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Does regional anaesthesia reduce complications following total hip and knee replacement compared with general anaesthesia? An analysis from the National Joint Registry for England, Wales, Northern Ireland and the Isle of Man

Research output: Contribution to journalArticle

Original languageEnglish
JournalJournal of Arthroplasty
DateAccepted/In press - 3 Feb 2020


BackgroundRegional anaesthesia is increasingly used in enhanced recovery programmes following total hip replacement (THR) and total knee replacement (TKR). However debate remains about its potential benefit over general anaesthesia given complications following surgery are rare. We assessed the risk of complications in THR and TKR patients receiving regional anaesthesia compared with general anaesthesia using the world’s largest joint replacement registry.
MethodsWe studied the National Joint Registry for England, Wales, Northern Ireland and the Isle of Man linked to English hospital inpatient episodes for 779,491 patients undergoing THR and TKR. Patients received either regional anaesthesia (n=544,620, 70%) or general anaesthesia (n=234,871, 30%). Outcomes assessed at 90 days included length of stay, readmissions, and complications. Regression models were adjusted for patient and surgical factors to determine the effect of anaesthesia on outcomes.
ResultsLength of stay was reduced with regional anaesthesia compared with general anaesthesia (THR=-0.49 days, 95% confidence interval (CI)=-0.51 to -0.47 days, p<0.001; TKR=-0.4725 days, CI=-0.49 to -0.45 days, p<0.001). Regional anaesthesia also had a reduced risk of readmission (THR odds ratio (OR)=0.93, CI=0.90-0.96; TKA OR=0.91, CI=0.89-0.93); any complication (THR OR=0.88, CI=0.85-0.91; TKA OR=0.90, CI=0.87-0.93); urinary tract infection (THR OR=0.85, CI=0.77-0.94; TKR OR=0.87, CI=0.79-0.96); and surgical site infection (THR OR=0.87, CI=0.80-0.95; TKR OR=0.84, CI=0.78-0.89). Anaesthesia type did not affect the risk of revision surgery or mortality.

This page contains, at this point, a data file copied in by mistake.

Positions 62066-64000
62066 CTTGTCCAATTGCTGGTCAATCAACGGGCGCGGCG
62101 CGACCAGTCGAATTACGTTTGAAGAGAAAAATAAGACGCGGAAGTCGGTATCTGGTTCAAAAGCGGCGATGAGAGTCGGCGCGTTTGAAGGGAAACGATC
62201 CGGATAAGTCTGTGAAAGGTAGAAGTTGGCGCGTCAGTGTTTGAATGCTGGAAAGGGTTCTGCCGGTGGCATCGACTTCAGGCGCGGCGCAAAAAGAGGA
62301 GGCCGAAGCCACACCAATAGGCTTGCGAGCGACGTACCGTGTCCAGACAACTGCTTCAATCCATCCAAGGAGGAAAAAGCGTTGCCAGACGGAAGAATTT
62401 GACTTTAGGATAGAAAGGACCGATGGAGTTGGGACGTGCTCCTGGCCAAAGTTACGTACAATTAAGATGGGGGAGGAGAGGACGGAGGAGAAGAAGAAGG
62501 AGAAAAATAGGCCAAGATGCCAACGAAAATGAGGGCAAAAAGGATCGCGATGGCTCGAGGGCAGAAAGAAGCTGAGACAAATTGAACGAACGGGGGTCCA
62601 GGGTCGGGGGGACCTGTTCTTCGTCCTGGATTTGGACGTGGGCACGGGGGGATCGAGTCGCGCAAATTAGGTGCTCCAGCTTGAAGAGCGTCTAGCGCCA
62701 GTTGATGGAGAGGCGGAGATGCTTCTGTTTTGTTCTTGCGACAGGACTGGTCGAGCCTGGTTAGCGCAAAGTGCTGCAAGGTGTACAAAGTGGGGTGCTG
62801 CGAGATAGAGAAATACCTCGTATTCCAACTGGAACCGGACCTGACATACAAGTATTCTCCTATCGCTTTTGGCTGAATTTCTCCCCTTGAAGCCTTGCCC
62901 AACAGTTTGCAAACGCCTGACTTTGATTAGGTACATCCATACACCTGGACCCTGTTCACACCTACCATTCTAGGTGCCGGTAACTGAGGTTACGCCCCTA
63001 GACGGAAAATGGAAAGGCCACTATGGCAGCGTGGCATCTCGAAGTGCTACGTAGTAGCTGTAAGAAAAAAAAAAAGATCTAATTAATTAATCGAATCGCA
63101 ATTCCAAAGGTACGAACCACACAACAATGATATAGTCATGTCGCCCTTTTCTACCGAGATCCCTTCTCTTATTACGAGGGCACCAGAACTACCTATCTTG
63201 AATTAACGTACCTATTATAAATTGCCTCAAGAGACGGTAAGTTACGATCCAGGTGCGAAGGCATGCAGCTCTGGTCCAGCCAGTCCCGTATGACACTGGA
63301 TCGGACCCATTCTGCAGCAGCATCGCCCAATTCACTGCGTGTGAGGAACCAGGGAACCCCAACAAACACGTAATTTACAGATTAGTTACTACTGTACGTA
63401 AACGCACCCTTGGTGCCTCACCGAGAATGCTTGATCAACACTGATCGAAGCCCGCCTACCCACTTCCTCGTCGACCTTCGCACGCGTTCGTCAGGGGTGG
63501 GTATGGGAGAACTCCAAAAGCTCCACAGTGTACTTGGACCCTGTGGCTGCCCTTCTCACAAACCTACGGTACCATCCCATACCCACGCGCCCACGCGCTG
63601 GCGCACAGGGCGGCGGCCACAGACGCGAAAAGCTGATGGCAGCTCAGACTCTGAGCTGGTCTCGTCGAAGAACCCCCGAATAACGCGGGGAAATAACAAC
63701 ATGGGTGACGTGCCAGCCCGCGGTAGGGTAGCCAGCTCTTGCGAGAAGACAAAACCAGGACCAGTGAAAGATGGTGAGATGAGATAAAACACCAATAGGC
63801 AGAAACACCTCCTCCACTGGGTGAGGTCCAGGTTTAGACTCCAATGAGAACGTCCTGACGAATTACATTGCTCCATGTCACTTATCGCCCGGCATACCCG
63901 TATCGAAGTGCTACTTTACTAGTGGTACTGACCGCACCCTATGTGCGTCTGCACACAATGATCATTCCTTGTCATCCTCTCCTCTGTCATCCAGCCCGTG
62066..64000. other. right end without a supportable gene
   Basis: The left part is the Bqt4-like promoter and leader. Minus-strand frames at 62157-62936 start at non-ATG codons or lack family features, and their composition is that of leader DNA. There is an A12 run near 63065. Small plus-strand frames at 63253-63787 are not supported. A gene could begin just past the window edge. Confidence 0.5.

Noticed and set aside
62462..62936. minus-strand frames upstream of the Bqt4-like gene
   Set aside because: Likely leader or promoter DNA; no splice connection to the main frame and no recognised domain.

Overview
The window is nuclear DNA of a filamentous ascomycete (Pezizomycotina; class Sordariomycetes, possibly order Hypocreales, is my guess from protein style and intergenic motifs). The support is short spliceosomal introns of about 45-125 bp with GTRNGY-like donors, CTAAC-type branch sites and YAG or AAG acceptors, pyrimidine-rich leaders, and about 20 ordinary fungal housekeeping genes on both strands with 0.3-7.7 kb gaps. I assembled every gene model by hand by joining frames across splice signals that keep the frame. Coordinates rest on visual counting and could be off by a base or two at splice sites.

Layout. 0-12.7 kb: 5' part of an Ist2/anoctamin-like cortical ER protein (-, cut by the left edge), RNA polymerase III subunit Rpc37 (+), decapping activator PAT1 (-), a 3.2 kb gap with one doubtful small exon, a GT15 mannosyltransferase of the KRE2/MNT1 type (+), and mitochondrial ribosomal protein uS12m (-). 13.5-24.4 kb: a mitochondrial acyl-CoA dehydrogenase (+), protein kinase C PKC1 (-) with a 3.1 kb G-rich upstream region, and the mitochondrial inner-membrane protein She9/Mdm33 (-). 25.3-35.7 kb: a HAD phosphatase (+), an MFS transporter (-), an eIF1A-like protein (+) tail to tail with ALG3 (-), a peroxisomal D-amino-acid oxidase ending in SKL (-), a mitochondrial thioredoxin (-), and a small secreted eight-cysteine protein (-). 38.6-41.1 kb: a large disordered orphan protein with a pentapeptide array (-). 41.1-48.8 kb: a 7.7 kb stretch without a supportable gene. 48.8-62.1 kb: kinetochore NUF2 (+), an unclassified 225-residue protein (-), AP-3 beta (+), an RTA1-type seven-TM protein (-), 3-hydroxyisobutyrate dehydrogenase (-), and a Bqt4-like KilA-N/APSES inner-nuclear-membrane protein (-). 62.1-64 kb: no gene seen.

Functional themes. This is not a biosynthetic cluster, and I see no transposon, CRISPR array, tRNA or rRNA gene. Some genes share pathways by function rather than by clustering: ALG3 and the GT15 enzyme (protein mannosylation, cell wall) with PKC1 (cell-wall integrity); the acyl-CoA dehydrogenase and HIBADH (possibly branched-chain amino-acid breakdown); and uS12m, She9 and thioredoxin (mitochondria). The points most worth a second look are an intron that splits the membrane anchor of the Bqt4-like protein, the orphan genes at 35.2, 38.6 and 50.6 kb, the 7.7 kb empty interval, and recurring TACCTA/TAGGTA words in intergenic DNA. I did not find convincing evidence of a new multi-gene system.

ConclusionsRegional anaesthesia was associated with reduced length of stay, readmissions, and complications following THR and TKR when compared with general anaesthesia. We recommend regional anaesthesia should be considered the reference-standard for patients undergoing THR and TKR.

    Research areas

  • Anaesthesia, Hip Replacement, Knee Replacement, Outcome research, Orthopaedic Surgery



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